Racial discrimination is illegal in Iowa under the U.S. constitution and Title VII of the U.S. Code. Employers are barred according to theses laws from using race as a basis for hiring, recruitment, setting wage levels, or granting promotions.
What Must Be Proven in a Discrimination Claim?
The federal agency that is in charge of investigations of workplace discrimination is the Equal Employment Opportunity Commission (EEOC). Before taking issues to court, employees that have been discriminated against must file their claim with the EEOC. Race discrimination includes situations where an employer treats their employee differently from other employees who are of a different race or nationality.
To be able to prove a claim of racial discrimination, the Clinton plaintiff also needs to prove that the employer had an intent to discriminate, and that the discriminatory action was based on race. The required intent may be shown by evidence that the employer rendered preferential treatment to workers who are of a different race or nationality than the plaintiff.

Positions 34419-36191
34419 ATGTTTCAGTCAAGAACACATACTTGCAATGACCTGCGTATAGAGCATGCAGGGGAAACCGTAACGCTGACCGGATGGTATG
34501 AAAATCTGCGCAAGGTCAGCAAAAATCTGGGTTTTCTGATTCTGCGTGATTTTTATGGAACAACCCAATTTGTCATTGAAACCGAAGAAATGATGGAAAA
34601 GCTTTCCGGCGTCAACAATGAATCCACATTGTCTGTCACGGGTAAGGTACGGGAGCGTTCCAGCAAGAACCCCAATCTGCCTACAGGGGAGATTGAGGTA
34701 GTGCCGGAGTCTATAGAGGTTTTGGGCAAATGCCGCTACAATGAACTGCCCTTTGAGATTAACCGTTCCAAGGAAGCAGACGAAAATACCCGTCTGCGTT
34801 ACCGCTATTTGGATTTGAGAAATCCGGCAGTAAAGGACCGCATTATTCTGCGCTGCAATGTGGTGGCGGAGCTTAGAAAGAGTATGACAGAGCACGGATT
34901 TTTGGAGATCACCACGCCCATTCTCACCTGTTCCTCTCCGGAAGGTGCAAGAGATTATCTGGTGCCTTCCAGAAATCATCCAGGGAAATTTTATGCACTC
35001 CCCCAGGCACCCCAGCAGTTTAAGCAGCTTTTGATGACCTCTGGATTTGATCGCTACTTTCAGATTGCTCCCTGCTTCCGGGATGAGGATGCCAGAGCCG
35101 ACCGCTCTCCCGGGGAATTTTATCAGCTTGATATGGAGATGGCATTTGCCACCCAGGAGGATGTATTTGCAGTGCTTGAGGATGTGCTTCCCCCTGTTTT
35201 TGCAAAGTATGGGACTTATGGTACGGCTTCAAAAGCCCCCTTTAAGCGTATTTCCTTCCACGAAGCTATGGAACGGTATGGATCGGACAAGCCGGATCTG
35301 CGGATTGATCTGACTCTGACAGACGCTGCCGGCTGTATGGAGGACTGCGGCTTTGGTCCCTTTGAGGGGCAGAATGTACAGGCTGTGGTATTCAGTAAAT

How Can a Clinton Lawyer Help with My Claim?
Recorded statements about racial issues that were made by the employer can also be used in some cases to establish intent. Laws governing the procedures in discrimination will vary widely depending on where the claim is filed, and Clinton attorneys will be able to help you with the requirements for your particular region. An experienced Iowa lawyer will also guide you in filing your claim with the EEOC, as well as helping you obtain other forms of relief while your claim is being processed.